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Biocontrol introduction

Target pest: Carduus nutans (Asterales: Asteraceae), nodding thistle

Agent introduced: Rhinocyllus conicus (Coleoptera: Curculionidae), nodding thistle receptacle weevil


1972, later importations pre-1975

Import source:

Europe via Canada

Import notes:

Cameron et al. (1989) - in 1972, 119 adults were received from Canada. There were two subsequent importations, prior to 1975, from the same source, totalling 3,000 adults.



Release details:

Jessep (1975) - R. conicus has now been released at 88 Valley and Kokorua (Nelson) and Winchmore (Ashburton) in 1973 and Taneatua (Whakatane) and Hakataramea (South Canterbury) in 1974.

Cameron et al. (1989) - progeny from the 1972 importation were released at two sites in Nelson (260 adults at one and 26 at the other) and Winchmore (215 adults). Weevils from the two later importations were used for releases near Whakatane.


Jessep (1975) - overwintering and successful establishment has taken place at the three 1973 release sites. Summer survival and successful reproduction indicate a similar level of establishment can be expected at Taneatua and Hakataramea.

Cameron et al. (1989) - natural dispersal, aided by a major effort to redistribute adults has resulted in R. conicus now being present in most C. nutans areas throughout New Zealand.

Groenteman (2008a) - as a result of redistribution efforts in the late 1970s and early 1980s the weevil is now common throughout the country.

Landcare Research (2014c) - common on several thistles.

Impacts on target:

Reduces seed production by about 36% in primary flowers but not secondary or tertiary flowers. The reduction in seed production is insufficient on it's own to cause a decline in thistle populations.

Cameron et al. (1989) - populations are now sufficiently large that a significant proportion of seeds are prevented from developing, although many secondary inflorescences escape damage. It is not known if R. conicus has reached its population potential; if not, then the impact on secondary inflorescences can be expected to increase.

Kelly et al. (1990) - at Argyll in Hawkes Bay R. conicus destroyed 34% and 49% of the C. nutans seed crop in 1984-85 and 1985-86, respectively. In Canterbury, in 1988-89 only 3% of seed was lost to R. conicus, possibly due to later flowering in Canterbury. Even at the higher rates of seed predation, many seeds survive to maintain the nodding thistle population. Although R. conicus attacks many inflorescences produced early in the season, most thistle seeds are produced in January and February, when the majority of inflorescences escape attack.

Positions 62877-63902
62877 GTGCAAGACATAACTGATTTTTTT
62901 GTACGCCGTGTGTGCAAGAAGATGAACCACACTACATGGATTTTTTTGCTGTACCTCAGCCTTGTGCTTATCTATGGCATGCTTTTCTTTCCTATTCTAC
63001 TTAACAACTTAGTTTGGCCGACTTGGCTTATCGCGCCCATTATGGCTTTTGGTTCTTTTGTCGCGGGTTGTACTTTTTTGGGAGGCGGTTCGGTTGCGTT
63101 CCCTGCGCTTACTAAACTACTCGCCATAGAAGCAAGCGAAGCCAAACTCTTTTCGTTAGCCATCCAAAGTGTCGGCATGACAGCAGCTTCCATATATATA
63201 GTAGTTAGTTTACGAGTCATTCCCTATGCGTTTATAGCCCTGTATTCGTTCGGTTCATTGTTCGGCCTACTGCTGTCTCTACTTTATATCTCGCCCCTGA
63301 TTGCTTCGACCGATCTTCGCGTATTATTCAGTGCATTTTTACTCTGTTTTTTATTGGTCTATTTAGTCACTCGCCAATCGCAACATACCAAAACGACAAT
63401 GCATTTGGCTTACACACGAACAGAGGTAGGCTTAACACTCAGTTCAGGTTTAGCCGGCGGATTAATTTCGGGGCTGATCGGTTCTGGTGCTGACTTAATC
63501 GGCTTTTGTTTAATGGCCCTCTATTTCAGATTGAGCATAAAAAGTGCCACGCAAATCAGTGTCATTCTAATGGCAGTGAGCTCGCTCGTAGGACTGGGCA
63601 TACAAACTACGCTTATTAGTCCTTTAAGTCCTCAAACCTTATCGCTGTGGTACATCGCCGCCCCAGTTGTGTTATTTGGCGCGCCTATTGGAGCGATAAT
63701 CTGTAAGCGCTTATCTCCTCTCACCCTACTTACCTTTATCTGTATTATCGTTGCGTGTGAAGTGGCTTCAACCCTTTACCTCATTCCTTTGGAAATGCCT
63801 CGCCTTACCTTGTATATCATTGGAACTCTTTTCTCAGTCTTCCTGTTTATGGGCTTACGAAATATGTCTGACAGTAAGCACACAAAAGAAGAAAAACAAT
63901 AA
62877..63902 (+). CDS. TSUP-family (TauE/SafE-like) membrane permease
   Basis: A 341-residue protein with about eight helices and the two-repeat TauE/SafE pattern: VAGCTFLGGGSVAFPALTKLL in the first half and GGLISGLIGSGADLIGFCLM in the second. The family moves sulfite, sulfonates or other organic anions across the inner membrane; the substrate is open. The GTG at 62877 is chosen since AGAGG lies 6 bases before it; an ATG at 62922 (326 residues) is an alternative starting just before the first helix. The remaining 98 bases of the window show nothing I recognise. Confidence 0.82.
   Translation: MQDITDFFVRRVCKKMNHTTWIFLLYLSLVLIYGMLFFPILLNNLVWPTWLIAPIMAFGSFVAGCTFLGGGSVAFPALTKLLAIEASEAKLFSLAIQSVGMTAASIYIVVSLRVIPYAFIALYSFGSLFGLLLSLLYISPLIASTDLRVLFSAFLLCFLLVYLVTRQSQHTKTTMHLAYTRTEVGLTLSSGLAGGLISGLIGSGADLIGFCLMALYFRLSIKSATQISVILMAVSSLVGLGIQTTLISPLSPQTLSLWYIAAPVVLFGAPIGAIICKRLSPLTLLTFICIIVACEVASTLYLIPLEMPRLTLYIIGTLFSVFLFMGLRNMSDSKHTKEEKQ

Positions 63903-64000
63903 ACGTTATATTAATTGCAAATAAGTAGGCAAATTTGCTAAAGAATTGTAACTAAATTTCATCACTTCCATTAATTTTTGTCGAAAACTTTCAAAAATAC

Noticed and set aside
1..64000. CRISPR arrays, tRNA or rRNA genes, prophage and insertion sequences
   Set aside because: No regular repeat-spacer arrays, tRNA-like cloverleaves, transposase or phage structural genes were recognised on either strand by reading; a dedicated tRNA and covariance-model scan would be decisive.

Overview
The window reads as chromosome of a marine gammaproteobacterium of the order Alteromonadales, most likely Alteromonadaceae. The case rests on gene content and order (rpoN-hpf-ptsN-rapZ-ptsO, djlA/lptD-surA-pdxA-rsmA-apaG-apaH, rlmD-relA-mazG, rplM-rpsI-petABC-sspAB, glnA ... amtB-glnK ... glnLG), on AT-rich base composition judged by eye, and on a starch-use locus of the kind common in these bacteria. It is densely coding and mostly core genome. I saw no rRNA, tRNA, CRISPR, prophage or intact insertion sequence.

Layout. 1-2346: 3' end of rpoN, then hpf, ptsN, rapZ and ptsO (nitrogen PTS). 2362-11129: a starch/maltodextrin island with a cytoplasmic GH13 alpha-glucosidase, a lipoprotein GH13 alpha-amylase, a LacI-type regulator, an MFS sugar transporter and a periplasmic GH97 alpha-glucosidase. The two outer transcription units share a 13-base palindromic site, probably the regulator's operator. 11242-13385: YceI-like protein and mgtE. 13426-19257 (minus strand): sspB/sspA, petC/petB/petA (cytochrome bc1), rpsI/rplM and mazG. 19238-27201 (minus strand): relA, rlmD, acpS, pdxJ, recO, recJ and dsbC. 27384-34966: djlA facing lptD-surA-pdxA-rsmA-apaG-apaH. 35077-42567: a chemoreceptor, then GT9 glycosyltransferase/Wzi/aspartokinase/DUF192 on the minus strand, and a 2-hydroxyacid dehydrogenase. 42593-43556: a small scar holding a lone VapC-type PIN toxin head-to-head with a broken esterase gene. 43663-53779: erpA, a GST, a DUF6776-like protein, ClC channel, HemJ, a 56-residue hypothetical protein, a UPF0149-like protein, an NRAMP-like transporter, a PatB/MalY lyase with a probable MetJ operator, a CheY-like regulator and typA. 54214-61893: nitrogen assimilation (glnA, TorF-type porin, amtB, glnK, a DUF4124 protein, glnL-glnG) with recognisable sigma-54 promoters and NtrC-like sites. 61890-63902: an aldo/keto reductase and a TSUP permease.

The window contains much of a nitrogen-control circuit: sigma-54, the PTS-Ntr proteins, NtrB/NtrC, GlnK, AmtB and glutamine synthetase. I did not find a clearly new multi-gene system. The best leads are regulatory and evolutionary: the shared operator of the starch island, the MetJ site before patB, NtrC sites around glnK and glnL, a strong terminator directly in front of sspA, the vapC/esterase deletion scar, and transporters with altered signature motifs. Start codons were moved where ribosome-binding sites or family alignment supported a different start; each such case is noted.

Groenteman (2008a) - study in 1980s at three sites (Ashburton, Whakatane, Rotorua) showed the weevils destroyed most seed produced by primary flowers (99%), but not secondary (72%) or tertiary (64%) flowers. A more recent study in Canterbury showed the weevil is not well synchronised with nodding thistle and may reduce overall seed production by around 15%. It is likely the impact of this agent will vary from place-to-place and year-to-year.

Landcare Research (2014c) - can help to provide control in conjunction with other thistle agents.

Landcare Research (2022j) - biocontrol agents were introduced against C. nutans in 1972 (Rhinocyllus conicus), 1984 (Trichosirocalus horridus) and 1990 (Urophora solstitialis). Although there were widespread reports of declines in abundance of C. nutans several years after establishment of T. horridus in particular, the thistle seemed to remain a serious pasture weed in some parts of New Zealand, and quantitative, nationwide data have been absent. To provide such data, revisits between 2013 between 2021 were made to 118 release sites across New Zealand where there are good records of nodding thistle density within four years of the release of either T. horridus or U. solstitialis. Results show the average C. nutans density at sites within 3 years of releases (1988–1998) was 3.1 plants per square metre, and that this had dropped to 0.65 plants per square metre (a 78.9% reduction) at the 2013-2021 revisits. There are still some heavily infested nodding thistle sites, even after biocontrol; there was no apparent geographical variation in this pattern, and no obvious factors to explain it. While the 79.8% reduction in C. nutans density cannot definitively be linked to biocontrol, there has been no change to Californian thistle (Cirsium arvense) densities at these sites, suggesting nodding thistle density has reduced due to biocontrol rather than land management changes. Approximately half the land managers at the revisit sites now spray less (or not at all) for nodding thistle; if these control costs are being achieved on just 10% of New Zealand sheep and beef farms, then the current, ongoing national cost saving is $26 million per year, a huge benefit:cost ratio for the complete nodding thistle biocontrol programme of 580:1.